"I can go for days without speaking to anybody," explains Janet.
Along with more than nine million people in the UK, the 71-year-old suffers from loneliness.
Sometimes, she says, she goes to the supermarket just to have someone to speak to, if she did not, she believes she could easily go for months without speaking to another person.
On Tuesday, Janet went for a walk on London's Oxford Street, simply because it is busy and there are lots of people around.
So pressing is the issue of isolation that Theresa May has appointed a minister for loneliness, an idea recommended by murdered MP Jo Cox, in a bid to tackle the misery felt by many.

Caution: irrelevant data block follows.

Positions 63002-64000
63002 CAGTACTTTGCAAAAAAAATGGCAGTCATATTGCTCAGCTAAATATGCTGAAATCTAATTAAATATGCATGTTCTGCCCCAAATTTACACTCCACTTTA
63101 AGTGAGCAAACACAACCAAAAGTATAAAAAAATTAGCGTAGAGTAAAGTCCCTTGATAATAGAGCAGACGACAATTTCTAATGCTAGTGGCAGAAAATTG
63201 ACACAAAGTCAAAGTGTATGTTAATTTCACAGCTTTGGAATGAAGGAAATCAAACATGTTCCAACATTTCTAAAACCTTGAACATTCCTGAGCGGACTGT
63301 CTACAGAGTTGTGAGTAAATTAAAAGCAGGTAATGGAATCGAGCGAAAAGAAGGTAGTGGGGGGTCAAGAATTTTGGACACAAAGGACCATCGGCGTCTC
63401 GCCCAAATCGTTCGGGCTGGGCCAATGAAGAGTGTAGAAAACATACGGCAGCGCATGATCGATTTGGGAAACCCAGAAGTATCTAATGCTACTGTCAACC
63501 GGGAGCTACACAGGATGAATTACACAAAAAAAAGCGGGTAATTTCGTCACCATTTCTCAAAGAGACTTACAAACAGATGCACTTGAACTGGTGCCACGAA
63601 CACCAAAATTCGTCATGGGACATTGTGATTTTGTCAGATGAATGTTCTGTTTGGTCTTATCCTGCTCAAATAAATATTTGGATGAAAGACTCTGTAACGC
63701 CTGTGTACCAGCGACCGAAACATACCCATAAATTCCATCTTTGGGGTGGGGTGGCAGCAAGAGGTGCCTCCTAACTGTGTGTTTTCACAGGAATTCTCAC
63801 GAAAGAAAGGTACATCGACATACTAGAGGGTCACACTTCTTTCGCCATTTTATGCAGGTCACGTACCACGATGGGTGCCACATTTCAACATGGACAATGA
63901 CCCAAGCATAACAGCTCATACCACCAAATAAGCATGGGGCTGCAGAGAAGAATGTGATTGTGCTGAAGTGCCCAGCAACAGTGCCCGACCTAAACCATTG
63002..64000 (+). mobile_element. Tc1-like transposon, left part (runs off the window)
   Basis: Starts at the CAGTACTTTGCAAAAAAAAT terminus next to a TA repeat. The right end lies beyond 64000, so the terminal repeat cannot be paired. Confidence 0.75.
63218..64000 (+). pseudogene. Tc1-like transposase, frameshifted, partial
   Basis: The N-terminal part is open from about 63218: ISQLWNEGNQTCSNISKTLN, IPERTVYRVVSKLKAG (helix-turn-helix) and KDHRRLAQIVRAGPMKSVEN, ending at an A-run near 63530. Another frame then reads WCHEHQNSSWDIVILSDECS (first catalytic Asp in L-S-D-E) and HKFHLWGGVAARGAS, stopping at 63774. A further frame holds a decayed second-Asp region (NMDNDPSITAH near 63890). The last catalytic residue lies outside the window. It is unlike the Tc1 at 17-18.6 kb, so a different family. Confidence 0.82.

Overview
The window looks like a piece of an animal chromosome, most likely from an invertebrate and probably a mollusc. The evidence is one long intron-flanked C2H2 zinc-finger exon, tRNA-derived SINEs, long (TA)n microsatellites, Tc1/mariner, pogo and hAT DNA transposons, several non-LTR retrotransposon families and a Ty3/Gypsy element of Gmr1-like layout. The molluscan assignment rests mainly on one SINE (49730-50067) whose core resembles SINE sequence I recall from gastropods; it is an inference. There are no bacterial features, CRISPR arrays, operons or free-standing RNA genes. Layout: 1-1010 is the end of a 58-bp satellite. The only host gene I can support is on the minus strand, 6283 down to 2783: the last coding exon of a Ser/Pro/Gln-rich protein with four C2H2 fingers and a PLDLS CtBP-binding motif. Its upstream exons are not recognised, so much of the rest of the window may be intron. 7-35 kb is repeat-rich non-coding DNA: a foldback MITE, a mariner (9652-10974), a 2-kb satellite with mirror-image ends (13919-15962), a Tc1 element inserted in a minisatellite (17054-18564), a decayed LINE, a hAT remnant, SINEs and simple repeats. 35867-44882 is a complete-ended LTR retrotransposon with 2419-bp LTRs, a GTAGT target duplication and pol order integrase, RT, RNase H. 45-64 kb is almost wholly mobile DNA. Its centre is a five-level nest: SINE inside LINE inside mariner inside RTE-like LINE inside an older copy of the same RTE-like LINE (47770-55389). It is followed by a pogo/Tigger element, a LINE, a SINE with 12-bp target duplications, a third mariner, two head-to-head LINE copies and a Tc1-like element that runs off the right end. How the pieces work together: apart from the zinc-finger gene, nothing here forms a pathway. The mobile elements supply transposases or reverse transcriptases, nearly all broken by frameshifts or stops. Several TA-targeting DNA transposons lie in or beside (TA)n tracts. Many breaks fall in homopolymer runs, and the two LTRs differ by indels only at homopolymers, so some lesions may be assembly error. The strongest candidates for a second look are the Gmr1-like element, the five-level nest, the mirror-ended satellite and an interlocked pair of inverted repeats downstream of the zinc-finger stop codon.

Ms Cox, who was murdered by a far-right terrorist, campaigned repeatedly before her death as she looked a methods to combat loneliness.
Tracey Crouch has become the first person to be appointed to the position.
The Prime Minister has also confirmed that a cross-government strategy to find ways to stop people feeling lonely will be published in 2018.
On Wednesday, Mrs May held an event at Downing Street to celebrate Ms Cox's legacy.